Russia is falling behind other BRIC economies in global competitiveness and growth, according to The Russia Competitiveness Report 2011, released Monday by the World Economic Forum.
The country ranked 63rd out of 139 countries based on the report's 12 pillars of competitiveness.
The report noted that Russia can improve its poor ranking by reforming its institutions, improving the quality of education, stabilizing financial markets and moving away from a focus on natural resources.
"It is becoming increasingly evident that the current growth model, which is centered on high oil prices and leveraged facilities, is no longer effective," Sberbank chief executive German Gref wrote in the report. "New drivers of growth are needed for Russia to achieve sustainable development."
The report's authors recommended taking a "three-plus-five" approach to increase Russia's competitiveness. This approach involves capitalizing on Russia's three key economic advantages and addressing its five key challenges.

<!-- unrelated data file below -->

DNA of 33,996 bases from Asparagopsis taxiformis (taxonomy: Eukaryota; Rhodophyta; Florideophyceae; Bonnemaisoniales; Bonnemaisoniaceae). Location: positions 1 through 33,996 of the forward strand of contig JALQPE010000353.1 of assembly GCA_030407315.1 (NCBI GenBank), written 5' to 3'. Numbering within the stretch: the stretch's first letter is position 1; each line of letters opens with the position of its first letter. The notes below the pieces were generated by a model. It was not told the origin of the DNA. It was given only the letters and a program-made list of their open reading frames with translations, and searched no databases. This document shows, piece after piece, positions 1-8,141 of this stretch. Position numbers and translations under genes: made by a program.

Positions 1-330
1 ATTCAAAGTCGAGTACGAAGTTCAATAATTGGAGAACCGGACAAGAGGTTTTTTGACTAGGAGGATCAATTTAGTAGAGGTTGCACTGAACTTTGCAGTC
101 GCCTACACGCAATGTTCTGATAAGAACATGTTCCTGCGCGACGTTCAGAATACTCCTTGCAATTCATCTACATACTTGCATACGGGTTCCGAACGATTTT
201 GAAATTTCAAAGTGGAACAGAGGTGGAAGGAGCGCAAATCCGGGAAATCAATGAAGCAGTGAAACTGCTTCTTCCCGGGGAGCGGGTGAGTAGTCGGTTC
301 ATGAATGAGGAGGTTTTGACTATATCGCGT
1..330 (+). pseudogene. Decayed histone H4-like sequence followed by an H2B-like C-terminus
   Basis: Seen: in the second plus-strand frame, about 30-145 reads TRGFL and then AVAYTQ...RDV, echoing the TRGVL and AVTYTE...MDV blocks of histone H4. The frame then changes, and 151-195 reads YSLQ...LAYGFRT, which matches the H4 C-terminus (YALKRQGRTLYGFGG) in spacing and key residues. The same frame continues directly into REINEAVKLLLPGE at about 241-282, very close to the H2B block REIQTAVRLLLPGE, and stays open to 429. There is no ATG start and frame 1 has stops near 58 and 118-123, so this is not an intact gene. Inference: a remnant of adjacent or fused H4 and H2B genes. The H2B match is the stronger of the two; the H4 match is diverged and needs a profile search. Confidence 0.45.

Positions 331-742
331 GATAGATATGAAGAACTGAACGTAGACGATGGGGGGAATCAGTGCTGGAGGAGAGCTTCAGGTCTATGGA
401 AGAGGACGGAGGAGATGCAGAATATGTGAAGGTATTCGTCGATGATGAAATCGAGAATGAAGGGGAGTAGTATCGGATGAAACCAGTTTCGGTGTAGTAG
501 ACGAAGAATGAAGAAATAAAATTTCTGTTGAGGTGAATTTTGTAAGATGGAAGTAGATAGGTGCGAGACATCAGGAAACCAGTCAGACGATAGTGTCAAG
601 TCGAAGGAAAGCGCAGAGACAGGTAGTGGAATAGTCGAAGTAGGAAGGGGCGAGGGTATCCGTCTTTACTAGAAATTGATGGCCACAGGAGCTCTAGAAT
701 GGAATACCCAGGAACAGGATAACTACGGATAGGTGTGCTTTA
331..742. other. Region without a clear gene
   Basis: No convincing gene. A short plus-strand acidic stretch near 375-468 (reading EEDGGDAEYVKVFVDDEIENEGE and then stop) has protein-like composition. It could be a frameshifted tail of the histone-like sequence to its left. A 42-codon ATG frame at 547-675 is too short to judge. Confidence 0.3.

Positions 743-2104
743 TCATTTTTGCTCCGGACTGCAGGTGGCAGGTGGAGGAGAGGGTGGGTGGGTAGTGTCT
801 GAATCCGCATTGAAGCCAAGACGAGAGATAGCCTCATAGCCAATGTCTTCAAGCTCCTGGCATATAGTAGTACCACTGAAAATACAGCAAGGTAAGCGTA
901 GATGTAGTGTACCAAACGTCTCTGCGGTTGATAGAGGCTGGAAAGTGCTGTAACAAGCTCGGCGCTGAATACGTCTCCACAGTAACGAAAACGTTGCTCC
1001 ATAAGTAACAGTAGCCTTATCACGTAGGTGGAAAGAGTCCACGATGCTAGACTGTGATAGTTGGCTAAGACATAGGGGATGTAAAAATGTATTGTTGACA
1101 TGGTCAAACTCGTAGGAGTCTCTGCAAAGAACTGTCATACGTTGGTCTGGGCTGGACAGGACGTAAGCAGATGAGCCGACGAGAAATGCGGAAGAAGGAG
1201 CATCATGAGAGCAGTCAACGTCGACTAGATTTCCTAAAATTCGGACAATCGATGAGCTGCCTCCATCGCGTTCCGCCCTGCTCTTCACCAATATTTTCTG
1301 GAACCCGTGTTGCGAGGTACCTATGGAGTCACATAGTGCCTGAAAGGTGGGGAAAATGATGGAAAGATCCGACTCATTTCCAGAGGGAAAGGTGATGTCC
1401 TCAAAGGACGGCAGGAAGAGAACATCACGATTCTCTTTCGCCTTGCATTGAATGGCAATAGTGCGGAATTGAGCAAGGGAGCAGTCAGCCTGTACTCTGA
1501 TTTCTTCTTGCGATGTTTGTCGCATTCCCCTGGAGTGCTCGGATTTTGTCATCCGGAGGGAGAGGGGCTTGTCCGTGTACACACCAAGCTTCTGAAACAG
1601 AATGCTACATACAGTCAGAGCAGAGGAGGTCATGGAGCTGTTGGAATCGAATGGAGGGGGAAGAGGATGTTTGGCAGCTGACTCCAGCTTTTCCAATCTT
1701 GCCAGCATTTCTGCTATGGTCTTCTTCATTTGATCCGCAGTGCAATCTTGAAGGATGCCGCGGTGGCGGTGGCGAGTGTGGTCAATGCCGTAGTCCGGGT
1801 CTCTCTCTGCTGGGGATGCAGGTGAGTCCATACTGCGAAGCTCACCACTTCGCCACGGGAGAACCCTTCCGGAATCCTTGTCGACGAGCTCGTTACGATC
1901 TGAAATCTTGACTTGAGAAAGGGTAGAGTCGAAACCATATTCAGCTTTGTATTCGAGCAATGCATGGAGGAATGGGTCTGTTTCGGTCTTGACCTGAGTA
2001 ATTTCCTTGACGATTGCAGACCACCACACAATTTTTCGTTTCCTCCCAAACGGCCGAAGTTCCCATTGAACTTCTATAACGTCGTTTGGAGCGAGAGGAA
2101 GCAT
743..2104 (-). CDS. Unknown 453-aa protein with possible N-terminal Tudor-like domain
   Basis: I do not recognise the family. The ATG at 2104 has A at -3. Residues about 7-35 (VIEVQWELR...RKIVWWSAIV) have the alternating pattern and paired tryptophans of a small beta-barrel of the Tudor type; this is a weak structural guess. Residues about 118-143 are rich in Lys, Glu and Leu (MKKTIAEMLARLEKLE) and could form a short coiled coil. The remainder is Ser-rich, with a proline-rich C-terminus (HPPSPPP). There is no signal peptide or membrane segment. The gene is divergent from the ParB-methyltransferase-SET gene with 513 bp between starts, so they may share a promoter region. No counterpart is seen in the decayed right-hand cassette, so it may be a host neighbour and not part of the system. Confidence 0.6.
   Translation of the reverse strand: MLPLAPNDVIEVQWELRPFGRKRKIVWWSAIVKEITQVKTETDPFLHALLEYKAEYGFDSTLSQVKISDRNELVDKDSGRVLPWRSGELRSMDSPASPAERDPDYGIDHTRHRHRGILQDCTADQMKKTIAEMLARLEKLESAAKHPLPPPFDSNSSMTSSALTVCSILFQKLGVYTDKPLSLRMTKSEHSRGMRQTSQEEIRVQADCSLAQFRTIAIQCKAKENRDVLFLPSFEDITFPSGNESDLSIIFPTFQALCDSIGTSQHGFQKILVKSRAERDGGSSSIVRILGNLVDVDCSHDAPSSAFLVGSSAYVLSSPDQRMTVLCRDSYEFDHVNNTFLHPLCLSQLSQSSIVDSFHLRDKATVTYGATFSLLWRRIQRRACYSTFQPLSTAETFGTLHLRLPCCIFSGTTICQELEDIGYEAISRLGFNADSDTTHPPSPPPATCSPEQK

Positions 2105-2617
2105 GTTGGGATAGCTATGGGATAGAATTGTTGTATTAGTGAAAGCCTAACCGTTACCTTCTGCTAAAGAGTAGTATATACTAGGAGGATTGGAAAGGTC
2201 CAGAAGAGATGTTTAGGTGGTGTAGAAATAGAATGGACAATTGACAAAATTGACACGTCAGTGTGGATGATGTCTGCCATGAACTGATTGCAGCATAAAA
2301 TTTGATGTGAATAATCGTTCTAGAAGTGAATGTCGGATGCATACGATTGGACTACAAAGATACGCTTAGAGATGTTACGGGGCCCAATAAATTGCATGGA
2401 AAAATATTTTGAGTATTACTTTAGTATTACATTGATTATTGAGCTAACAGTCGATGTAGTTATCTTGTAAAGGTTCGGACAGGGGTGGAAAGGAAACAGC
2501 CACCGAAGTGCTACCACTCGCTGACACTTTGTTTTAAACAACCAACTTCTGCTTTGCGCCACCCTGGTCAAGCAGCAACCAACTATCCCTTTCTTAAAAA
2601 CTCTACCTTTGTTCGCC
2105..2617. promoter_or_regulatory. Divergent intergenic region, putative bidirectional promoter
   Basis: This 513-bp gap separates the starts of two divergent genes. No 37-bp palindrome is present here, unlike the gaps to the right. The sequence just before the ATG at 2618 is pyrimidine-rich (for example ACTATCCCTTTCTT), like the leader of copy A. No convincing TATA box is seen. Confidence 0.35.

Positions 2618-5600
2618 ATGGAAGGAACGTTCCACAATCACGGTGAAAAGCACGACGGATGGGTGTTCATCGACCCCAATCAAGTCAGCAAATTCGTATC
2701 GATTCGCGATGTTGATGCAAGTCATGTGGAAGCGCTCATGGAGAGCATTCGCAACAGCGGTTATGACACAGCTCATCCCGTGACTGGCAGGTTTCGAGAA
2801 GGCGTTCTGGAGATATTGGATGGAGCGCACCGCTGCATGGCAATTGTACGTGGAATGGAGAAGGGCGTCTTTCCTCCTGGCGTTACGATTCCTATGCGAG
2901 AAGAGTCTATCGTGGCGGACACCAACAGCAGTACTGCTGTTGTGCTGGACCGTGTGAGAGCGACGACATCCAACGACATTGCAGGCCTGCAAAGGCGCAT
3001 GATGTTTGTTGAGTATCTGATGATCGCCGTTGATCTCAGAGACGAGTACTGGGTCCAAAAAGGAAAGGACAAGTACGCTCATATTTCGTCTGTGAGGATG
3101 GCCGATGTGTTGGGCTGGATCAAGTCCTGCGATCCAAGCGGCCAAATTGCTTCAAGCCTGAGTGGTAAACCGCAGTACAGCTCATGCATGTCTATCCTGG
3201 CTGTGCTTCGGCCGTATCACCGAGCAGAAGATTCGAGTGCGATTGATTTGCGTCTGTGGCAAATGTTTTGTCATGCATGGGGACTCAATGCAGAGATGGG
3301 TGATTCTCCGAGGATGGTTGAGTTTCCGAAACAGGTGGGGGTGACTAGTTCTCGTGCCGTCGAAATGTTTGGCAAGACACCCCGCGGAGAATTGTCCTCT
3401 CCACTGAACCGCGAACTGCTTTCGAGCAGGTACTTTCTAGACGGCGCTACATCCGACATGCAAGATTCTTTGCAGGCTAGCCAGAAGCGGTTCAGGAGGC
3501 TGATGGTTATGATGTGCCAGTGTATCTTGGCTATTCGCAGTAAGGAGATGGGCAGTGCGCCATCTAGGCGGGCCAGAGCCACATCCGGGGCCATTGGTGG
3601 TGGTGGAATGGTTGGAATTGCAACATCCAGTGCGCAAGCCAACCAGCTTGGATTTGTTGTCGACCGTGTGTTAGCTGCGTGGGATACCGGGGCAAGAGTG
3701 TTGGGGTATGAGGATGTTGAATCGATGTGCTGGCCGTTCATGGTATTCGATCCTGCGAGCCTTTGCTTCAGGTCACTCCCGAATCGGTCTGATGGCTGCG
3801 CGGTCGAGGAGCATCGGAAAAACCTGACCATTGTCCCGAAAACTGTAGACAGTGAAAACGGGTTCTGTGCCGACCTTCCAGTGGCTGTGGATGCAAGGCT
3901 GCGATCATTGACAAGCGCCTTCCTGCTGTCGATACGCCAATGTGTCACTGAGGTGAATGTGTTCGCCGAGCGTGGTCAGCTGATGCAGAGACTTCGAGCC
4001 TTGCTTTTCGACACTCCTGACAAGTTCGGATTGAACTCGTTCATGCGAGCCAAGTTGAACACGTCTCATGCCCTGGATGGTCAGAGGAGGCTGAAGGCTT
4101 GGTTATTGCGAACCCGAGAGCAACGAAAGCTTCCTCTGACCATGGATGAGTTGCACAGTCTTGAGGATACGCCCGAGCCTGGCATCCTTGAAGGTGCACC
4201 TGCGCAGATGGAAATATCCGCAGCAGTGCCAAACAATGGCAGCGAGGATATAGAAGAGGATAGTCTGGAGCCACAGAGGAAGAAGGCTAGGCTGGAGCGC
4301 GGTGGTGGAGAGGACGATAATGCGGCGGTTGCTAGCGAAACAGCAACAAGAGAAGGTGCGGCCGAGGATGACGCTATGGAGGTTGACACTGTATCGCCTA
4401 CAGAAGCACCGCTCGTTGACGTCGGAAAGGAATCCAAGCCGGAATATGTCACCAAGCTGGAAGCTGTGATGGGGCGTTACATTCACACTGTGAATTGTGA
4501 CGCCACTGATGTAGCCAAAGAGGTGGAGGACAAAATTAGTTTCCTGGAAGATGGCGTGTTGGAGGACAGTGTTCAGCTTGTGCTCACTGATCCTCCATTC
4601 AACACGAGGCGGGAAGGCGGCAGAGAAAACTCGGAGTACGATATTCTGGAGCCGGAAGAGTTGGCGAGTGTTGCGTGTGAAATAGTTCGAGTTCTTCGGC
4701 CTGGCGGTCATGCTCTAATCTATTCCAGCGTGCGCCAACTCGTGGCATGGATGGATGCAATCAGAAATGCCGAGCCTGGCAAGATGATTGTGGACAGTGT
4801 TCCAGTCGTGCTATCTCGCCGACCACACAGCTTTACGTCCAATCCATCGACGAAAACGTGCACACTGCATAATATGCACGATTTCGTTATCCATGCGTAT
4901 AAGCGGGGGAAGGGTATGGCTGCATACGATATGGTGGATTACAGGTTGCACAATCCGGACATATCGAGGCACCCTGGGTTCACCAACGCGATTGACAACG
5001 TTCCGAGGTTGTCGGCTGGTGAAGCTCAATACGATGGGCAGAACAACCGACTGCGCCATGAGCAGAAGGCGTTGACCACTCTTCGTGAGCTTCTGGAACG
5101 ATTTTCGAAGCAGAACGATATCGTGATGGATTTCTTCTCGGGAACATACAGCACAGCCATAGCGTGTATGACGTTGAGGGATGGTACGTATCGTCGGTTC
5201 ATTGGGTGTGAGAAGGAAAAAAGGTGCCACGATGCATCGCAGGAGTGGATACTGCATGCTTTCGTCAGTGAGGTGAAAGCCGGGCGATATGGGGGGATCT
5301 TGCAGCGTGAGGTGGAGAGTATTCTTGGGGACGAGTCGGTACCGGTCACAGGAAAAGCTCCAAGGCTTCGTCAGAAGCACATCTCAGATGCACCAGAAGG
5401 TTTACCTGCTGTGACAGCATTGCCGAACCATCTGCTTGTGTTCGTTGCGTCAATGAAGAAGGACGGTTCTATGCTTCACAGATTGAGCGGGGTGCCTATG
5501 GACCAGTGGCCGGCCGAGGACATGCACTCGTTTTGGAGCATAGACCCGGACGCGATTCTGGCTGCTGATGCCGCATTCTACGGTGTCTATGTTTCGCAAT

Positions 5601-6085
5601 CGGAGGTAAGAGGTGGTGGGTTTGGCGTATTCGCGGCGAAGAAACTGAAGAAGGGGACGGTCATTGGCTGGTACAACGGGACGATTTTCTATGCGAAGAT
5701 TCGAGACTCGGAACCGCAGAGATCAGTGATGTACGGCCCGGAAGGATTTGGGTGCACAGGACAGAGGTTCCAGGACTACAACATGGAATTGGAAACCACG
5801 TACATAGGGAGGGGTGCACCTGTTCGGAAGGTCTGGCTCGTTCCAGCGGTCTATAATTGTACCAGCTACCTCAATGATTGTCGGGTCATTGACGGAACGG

Natural resources, the size of the domestic and foreign markets, and a highly educated population are listed as Russia's key strengths in the report. Challenges include inefficient and corrupt institutions, quality of education, low market competition, unstable financial markets and unsophisticated business practices.
Russia received a similarly poor scorecard last year and its performance in the Global Competitiveness Index has stagnated over the past five years.
The 2011 rankings were calculated based on publicly available data and an annual survey conducted by the World Economic Forum with its network of partner institutions.